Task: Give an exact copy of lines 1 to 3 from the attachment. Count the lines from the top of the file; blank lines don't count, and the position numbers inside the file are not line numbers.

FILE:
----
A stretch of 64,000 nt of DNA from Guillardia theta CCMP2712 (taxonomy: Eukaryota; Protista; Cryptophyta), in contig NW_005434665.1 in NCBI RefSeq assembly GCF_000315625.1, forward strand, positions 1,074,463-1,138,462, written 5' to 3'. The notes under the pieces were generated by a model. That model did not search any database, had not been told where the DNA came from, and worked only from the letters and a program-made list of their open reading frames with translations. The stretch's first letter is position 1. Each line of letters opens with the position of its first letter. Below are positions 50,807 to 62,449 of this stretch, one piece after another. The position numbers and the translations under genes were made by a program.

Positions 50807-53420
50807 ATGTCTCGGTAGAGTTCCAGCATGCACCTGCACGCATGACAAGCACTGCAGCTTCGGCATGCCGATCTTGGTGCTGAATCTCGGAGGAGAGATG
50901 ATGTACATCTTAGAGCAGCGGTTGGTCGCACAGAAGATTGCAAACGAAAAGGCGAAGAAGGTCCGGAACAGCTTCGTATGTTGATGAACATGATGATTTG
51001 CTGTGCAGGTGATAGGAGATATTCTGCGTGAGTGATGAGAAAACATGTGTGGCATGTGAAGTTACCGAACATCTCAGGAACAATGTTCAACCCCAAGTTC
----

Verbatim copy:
A stretch of 64,000 nt of DNA from Guillardia theta CCMP2712 (taxonomy: Eukaryota; Protista; Cryptophyta), in contig NW_005434665.1 in NCBI RefSeq assembly GCF_000315625.1, forward strand, positions 1,074,463-1,138,462, written 5' to 3'. The notes under the pieces were generated by a model. That model did not search any database, had not been told where the DNA came from, and worked only from the letters and a program-made list of their open reading frames with translations. The stretch's first letter is position 1. Each line of letters opens with the position of its first letter. Below are positions 50,807 to 62,449 of this stretch, one piece after another. The position numbers and the translations under genes were made by a program.

Positions 50807-53420
50807 ATGTCTCGGTAGAGTTCCAGCATGCACCTGCACGCATGACAAGCACTGCAGCTTCGGCATGCCGATCTTGGTGCTGAATCTCGGAGGAGAGATG